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          • #95
            Actionsquid goes on a lovely, well deserved holiday to Hawaii, comes back filled with peace and aloha, and then has to moderate this?
            Lyrics Songs Demos Videos Covers Facebook Tumblr

            Before you leave the house, look in the mirror and take one thing off.

            -Coco Chanel

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            • #96
              @ David, I used to think this was your "formula"(and I apologize for the over-simplication): Start with 4 at least average players who get along and can be depended on to learn new songs well enough to get through the first time live without clams, add at least one hot chickie (perhaps more later, on the hot chickie installment plan), work up the PERFECT crowd-pleasing set-list, tweaked for regional tastes, make sure the vocals, lead and harmony, are in tune and that the band CONNECTS WITH THE AUDIENCE.

              But actually, who could disagree with THAT? My group had similar priorities, even. Although I HAVE seen a local long-running group that relied too heavily on multiple vivacious girlies out front wearing wigs, sexy outfits and whatnot, that couldn't cut it when the wedding market here tightened up, because their musicianship couldn't hang with their competitors. Mainly because the weak link in the group was the unfire-able band founder and leader- not true in your case (other than the "unfire-able" part ).

              I tend to be a little antagonistic to an actual or perceived "musicians are a dime-a-dozen" mindset, same as you may be antagonistic towards what you see as "music as a religion" psycho-babble. FWIW I've seen many musicians who were better at 45 than 30, can't think of any of them that SUCKED at 30 though..also don't know about the idea that the most successful musicians are in the fewest bands during the course of their "career", although that definitely is nothing to be ashamed of. Sometimes an individual can outgrow those around them. At the very least they need an outlet. BTW I got a lol out of your "dementia, deafness, and not realizing they need to cut their hair" comment. 2 out of 3 ain't bad, is it? .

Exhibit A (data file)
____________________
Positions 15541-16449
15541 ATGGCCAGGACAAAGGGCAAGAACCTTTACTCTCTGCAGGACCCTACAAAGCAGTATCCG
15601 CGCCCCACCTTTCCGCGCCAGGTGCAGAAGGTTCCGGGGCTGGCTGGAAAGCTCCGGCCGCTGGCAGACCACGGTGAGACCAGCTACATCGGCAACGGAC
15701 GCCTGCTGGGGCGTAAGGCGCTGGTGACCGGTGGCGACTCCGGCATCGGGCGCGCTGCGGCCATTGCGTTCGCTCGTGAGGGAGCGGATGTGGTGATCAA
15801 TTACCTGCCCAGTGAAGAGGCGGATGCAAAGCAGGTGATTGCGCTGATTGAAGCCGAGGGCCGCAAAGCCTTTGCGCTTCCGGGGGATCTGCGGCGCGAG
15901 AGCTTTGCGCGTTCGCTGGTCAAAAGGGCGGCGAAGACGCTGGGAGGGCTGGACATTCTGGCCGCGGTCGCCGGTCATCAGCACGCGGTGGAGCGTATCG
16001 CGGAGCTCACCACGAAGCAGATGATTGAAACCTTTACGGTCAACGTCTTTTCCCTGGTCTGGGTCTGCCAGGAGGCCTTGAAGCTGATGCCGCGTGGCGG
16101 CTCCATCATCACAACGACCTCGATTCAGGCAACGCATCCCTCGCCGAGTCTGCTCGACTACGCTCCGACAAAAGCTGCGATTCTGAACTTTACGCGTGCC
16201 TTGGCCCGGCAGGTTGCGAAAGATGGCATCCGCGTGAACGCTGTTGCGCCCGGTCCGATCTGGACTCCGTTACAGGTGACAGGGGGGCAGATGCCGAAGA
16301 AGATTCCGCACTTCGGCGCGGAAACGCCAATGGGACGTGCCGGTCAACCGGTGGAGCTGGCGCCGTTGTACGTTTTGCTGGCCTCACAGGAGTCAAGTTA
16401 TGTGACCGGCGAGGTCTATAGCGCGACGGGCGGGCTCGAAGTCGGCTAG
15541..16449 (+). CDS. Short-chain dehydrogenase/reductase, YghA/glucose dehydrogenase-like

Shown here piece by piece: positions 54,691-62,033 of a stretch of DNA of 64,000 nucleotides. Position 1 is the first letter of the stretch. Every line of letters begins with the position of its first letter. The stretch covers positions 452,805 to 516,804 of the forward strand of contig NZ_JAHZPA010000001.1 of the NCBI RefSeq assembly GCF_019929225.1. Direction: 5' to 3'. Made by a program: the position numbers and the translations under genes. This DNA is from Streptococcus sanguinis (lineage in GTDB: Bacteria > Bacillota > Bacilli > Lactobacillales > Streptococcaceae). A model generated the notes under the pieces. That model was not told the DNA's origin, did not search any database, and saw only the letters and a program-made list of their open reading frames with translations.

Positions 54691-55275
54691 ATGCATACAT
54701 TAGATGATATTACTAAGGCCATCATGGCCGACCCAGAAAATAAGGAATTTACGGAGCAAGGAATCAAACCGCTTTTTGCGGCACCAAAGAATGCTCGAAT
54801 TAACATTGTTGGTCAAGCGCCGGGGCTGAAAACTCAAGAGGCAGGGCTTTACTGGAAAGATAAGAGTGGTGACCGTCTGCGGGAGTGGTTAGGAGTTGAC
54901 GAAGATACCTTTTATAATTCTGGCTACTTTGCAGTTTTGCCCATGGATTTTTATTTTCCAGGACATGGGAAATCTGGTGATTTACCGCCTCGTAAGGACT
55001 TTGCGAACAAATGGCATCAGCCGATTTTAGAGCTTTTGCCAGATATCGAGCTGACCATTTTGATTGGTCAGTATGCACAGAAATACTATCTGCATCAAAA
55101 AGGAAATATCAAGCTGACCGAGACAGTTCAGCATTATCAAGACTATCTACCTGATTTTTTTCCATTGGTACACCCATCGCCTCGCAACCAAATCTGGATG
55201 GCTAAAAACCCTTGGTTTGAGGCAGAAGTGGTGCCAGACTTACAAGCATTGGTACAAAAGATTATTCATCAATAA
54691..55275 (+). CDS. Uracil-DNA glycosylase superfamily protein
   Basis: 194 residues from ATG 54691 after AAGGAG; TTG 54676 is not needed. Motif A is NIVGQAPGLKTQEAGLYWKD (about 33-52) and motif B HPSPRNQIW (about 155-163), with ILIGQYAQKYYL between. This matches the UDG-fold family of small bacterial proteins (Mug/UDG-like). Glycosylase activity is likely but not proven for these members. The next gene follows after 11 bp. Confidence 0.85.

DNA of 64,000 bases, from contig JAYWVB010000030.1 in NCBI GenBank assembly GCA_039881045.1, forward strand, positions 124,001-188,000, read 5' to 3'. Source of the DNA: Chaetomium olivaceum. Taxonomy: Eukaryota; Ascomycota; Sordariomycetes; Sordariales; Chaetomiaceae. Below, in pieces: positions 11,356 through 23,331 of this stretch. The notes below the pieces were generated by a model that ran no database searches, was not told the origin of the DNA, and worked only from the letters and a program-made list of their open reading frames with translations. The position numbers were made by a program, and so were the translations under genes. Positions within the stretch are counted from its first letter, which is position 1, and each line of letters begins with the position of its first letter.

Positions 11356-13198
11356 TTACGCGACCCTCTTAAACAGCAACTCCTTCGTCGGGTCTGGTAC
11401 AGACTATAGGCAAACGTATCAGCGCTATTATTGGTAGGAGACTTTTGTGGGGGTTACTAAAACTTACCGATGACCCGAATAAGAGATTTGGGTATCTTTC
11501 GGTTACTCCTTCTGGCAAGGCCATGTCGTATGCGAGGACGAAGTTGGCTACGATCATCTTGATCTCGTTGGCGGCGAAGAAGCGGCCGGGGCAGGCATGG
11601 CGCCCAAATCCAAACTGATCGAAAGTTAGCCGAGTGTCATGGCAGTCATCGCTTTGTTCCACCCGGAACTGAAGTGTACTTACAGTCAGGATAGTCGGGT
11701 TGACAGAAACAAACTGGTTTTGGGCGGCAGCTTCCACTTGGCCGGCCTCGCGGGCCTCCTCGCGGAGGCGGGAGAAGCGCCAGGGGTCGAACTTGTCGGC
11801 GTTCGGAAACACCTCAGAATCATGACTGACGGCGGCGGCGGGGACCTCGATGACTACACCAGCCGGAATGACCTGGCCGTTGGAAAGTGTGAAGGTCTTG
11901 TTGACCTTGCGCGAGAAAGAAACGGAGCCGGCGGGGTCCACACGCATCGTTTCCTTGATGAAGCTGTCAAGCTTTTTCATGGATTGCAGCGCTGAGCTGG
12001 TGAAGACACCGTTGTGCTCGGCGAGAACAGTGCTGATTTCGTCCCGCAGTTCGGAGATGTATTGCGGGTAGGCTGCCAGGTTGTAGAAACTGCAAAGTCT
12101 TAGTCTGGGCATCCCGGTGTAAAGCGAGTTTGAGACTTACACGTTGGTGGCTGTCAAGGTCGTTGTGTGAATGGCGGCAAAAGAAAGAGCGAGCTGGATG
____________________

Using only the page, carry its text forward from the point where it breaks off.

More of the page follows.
Gear: a room full of really LOUD plastic crap

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              • #97
                @ David, I used to think this was your "formula"(and I apologize for the over-simplication): Start with 4 at least average players who get along and can be depended on to learn new songs well enough to get through the first time live without clams, add at least one hot chickie (perhaps more later, on the hot chickie installment plan), work up the PERFECT crowd-pleasing set-list, tweaked for regional tastes, make sure the vocals, lead and harmony, are in tune and that the band CONNECTS WITH THE AUDIENCE.


                Well, it kinda IS a formula I promote for guys over a certain age looking to establish or restart their careers in music who don't want to be hanging out in the bars anymore and have a limited amount of time to devote to music.

                The trick becomes eventually distinguishing yourself in the marketplace because so many other bands choose the same route. But that's another topic for another day.